Isaac Davison

Isaac Davison is a NZ Herald political reporter.

Telco warns Govt on 'sledgehammer' law

Vodafone says aspects of online-bullying bill raise policing issues.

Photo / Thinkstock
Photo / Thinkstock

Vodafone has warned the Government that its cyber-bullying laws are a "sledgehammer" that could require it to remove entire websites in response to complaints.

The telecommunications company told a parliamentary select committee yesterday that some definitions in the Harmful Digital Communications Bill were too broad and could force it to take drastic measures to deal with offensive material.

The bill introduces new penalties for online bullying and creates a new agency to hear complaints. District courts will be given powers to order "online content hosts" to remove material in cases which the agency can not resolve.

Vodafone New Zealand's head of sustainability and foundation, Abbie Reynolds, told MPs the company was likely to fit the definition of an online content host because it ran a website, provided email services and gave individuals or companies the capability to run their own websites.

However, it did not believe it was responsible for the content on third-party websites, such as blogs.

While it would be easy to "surgically" remove offensive material from its own website or services, it would be more difficult to police an external site.

"If the court required us to block specific content on a third party's website that we might be hosting, that would require a level of intervention that's much more like a sledgehammer," Ms Reynolds said.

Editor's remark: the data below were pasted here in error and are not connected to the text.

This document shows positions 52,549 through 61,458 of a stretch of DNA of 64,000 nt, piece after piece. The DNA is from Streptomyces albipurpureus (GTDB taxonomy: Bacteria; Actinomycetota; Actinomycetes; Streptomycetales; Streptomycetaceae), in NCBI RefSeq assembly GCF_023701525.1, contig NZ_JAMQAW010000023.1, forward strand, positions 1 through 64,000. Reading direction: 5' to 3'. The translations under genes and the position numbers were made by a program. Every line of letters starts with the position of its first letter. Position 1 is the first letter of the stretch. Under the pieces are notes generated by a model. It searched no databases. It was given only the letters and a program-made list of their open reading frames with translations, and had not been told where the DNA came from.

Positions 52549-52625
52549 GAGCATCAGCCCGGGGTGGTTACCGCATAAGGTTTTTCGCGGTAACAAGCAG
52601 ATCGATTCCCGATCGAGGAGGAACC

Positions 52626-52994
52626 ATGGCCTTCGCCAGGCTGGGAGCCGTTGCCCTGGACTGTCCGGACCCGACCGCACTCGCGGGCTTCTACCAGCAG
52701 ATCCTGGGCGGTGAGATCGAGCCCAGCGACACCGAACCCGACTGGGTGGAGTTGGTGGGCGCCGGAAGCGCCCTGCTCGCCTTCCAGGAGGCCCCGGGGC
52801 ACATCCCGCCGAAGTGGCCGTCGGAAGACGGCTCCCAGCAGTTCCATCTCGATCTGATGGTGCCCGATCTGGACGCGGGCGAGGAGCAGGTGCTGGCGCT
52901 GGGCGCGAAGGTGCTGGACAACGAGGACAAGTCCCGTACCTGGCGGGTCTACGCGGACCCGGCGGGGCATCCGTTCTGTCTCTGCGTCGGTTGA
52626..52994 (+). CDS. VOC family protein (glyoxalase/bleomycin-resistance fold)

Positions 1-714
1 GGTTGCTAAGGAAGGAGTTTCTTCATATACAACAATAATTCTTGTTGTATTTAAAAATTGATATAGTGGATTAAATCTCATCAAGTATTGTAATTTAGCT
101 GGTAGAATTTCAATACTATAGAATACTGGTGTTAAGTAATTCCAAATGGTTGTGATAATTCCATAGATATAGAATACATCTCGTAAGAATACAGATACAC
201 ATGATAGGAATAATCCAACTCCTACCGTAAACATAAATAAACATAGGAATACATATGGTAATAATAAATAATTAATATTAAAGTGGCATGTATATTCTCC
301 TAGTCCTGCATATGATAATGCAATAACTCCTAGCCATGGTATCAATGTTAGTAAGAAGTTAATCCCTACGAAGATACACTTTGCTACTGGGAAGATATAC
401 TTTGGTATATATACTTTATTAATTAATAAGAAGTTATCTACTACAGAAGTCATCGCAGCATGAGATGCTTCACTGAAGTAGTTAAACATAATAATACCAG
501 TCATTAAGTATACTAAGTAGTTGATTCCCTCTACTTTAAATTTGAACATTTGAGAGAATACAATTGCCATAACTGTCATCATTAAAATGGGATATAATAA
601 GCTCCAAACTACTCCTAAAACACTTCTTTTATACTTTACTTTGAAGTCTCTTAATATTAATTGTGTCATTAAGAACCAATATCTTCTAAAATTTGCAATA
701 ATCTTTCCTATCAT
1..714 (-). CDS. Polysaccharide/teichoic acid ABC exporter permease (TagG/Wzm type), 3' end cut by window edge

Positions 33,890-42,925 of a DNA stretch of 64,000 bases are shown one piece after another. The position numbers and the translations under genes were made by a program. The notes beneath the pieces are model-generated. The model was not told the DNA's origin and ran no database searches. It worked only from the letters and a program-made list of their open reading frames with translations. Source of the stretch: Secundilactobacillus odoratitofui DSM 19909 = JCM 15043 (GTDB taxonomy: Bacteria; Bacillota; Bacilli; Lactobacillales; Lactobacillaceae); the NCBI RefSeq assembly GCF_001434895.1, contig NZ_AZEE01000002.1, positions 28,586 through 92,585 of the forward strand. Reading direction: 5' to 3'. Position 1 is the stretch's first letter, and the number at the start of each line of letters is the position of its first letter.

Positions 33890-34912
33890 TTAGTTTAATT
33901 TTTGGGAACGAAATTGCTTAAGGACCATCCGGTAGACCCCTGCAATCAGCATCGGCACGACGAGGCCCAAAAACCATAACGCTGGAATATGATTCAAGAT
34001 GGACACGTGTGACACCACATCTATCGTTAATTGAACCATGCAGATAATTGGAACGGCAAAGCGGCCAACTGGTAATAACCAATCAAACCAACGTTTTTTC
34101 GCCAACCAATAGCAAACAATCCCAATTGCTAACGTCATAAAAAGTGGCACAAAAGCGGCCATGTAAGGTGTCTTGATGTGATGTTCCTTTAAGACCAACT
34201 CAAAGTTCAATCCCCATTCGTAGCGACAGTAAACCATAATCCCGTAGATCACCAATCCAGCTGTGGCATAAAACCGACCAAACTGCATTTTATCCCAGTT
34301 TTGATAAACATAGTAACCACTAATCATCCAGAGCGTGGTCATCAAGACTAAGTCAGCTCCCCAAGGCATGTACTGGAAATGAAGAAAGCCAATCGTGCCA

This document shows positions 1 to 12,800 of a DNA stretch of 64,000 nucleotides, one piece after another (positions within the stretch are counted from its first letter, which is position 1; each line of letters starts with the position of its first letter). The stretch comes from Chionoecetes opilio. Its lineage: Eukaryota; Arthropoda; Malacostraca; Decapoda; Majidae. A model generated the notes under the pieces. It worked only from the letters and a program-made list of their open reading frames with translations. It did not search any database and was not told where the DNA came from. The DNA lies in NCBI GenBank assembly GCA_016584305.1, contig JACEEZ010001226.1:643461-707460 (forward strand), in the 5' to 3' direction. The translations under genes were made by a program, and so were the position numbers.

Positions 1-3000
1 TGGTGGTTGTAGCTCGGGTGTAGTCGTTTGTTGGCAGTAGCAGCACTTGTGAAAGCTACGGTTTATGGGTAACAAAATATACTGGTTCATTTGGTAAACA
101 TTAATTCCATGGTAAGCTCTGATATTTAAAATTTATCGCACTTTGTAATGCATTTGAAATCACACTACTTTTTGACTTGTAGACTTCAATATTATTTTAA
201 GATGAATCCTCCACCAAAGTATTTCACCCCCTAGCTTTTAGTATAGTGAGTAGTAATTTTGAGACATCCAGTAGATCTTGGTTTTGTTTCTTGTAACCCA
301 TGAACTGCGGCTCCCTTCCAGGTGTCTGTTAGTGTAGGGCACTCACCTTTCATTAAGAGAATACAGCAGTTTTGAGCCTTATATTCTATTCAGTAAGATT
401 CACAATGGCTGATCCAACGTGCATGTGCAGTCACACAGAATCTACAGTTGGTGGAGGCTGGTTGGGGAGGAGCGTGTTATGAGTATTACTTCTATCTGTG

Asked by MPs to give an example, she said: "Let's just say we hosted a blog like Whale Oil. And if someone complained about material that was on there ... the district court could conceivably come to us and say, 'You host this. Could you please take it down.'

"And the only option for us would be to remove the website entirely."

Vodafone said the committee should amend the legislation to target only the organisations with direct control of harmful material.

The company said it already took its anti-bullying responsibilities seriously with initiatives such as a "blacklist" that allowed people to block mobile numbers.

A number of heavyweight tech and online companies, including Facebook and Microsoft, have made submissions on the cyber-bullying law changes. They are generally supportive of its intentions but want some amendments to ensure that the law does not over-reach.

Facebook head of policy Mia Garlick said that as it stands, the bill could capture comments on social media that were made in poor taste or poor judgement but were not necessarily harmful. She recommended the definition of harmful communication was narrowed and examples were provided for clarity.

- NZ Herald

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